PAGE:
Are You A Record Breaker?

If you were raised in the 70s or 80s then, like me, you no doubt remember Record Breakers, a programme which somehow managed to be both intellectual (how did Norris McWhirter remember all those records?) and engagingly bonkers (Roy Castle tap dancing outside TV Centre with a troupe of hundreds in order to set a world record) at the same time. From the most athletic to the most absurd, the common factor in record-setting (as Castle’s enthusiastic end titles reminded us each week) was dedication:

That’s what you need.
If you wanna be the best,
and you wanna beat the rest.
Dedication’s what you need.

The programme may no longer be with us but dedication, in many forms, always will be. In running there are plenty of examples of dedication: getting up early while it’s dark and there’s snow on the ground to fit in a marathon training run, committing to a huge challenge to raise funds for charity or giving something back by standing on a freezing course in all weathers to marshall a race and support others. Yes, dedication is what you need.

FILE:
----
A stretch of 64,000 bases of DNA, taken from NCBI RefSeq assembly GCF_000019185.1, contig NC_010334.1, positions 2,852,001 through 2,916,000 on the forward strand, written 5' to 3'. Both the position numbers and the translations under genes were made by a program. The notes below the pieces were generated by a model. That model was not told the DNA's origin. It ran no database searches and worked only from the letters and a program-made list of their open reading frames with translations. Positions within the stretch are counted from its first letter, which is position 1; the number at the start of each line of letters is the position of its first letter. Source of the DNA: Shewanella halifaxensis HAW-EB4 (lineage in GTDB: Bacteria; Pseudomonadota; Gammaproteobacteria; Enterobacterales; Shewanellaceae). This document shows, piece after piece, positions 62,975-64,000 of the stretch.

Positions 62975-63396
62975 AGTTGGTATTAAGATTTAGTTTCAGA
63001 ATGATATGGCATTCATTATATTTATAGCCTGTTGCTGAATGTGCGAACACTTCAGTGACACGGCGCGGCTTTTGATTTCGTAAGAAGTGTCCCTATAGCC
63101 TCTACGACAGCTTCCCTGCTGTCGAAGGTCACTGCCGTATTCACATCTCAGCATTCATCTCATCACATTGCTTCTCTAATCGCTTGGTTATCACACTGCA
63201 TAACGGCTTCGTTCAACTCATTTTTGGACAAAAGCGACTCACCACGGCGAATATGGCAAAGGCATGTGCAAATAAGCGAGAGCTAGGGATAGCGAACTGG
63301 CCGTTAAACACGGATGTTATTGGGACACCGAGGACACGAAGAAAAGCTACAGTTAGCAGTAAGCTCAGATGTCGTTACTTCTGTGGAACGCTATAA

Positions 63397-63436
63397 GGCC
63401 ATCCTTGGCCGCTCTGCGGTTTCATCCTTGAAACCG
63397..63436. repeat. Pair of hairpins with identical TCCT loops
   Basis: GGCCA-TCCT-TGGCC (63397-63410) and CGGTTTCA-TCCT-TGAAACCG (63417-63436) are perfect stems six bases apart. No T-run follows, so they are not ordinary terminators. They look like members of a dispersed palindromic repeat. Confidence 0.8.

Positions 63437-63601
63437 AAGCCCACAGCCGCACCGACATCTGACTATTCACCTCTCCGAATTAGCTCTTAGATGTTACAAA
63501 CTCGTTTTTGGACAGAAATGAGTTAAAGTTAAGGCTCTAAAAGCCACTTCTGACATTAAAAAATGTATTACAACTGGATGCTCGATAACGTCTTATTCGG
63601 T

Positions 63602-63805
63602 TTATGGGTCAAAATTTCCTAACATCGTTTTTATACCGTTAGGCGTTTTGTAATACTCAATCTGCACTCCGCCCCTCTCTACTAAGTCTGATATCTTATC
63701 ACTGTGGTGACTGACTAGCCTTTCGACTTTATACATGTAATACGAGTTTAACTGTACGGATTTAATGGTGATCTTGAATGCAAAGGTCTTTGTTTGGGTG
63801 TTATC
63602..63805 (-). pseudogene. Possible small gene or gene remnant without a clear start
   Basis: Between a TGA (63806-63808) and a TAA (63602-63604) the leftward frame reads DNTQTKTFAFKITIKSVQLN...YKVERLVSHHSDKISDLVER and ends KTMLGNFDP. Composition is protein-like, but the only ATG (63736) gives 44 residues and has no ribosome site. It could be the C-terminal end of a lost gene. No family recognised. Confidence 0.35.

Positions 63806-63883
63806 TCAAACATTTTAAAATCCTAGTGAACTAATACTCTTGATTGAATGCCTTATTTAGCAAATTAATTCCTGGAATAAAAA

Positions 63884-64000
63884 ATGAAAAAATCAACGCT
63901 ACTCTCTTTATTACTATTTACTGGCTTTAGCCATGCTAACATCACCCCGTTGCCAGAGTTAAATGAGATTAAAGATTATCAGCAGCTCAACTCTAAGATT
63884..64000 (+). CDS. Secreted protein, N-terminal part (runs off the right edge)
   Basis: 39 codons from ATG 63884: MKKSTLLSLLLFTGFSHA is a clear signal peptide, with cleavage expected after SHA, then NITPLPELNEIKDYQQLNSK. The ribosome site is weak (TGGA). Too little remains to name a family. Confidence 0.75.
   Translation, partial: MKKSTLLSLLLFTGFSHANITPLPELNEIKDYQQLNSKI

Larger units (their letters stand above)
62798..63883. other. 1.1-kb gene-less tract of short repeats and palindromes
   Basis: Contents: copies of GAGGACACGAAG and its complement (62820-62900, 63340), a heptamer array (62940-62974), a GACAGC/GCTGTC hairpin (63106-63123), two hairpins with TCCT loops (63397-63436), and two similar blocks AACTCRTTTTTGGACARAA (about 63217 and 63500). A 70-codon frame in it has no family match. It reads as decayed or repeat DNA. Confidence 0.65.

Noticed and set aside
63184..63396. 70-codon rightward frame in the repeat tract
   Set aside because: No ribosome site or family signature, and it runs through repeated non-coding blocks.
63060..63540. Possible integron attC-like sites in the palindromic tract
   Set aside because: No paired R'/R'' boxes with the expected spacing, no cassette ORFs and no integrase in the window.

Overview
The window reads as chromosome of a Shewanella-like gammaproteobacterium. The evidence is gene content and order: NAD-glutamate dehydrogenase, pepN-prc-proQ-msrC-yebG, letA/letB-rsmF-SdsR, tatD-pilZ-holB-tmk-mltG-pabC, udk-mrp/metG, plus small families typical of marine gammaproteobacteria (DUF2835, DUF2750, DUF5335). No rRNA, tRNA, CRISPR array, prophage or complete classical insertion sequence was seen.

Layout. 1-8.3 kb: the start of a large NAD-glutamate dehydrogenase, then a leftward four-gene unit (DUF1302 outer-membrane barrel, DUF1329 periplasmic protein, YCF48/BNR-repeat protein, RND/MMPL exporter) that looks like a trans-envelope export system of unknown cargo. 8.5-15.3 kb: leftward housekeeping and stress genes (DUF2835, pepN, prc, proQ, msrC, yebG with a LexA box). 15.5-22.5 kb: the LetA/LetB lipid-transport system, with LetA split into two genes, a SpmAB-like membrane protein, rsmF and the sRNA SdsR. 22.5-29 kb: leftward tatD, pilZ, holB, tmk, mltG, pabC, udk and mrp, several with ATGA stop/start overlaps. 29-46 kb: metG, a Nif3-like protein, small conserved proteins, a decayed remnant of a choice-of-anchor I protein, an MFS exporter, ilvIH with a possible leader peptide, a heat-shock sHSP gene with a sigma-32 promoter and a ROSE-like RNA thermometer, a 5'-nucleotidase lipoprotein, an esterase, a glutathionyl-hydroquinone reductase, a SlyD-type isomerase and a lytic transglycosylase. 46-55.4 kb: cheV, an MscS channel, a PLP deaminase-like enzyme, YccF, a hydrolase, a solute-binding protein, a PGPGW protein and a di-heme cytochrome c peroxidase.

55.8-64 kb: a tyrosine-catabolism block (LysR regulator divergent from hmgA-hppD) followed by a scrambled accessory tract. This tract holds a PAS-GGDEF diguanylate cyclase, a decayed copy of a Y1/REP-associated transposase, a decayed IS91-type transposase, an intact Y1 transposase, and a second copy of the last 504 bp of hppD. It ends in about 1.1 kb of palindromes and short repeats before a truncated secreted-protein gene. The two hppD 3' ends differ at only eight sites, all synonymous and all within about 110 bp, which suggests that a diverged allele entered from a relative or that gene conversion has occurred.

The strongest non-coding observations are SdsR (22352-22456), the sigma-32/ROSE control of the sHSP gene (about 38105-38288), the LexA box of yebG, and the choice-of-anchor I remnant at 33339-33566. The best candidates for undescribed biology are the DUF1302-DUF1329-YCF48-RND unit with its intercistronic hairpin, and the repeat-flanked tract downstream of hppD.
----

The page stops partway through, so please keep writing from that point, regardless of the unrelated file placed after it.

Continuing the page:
In June of last year, in a display the late Roy Castle would have been proud of, the Fair City of Perth showed its dedication by attempting to beat the world record for the largest kilt race (a record currently held by our namesake and twin town in Ontario, Canada). Frustratingly, we were just 16 runners short of breaking their record of 1089 runners set in 2010 (although the Canadians are awaiting verification of their 2012 attempt which I believe exceeded 1700 runners) so of course we had to have another go!

A few changes were made this year, starting with a move of date to August to tie in with the weekend of the Perth Highland Games. There was also an adjustment to the length and route of the course so last year’s 8K taking in both Inches and Tay Street was reduced to a 5K around the North Inch area, making it much easier to manage and removing the need for road closures.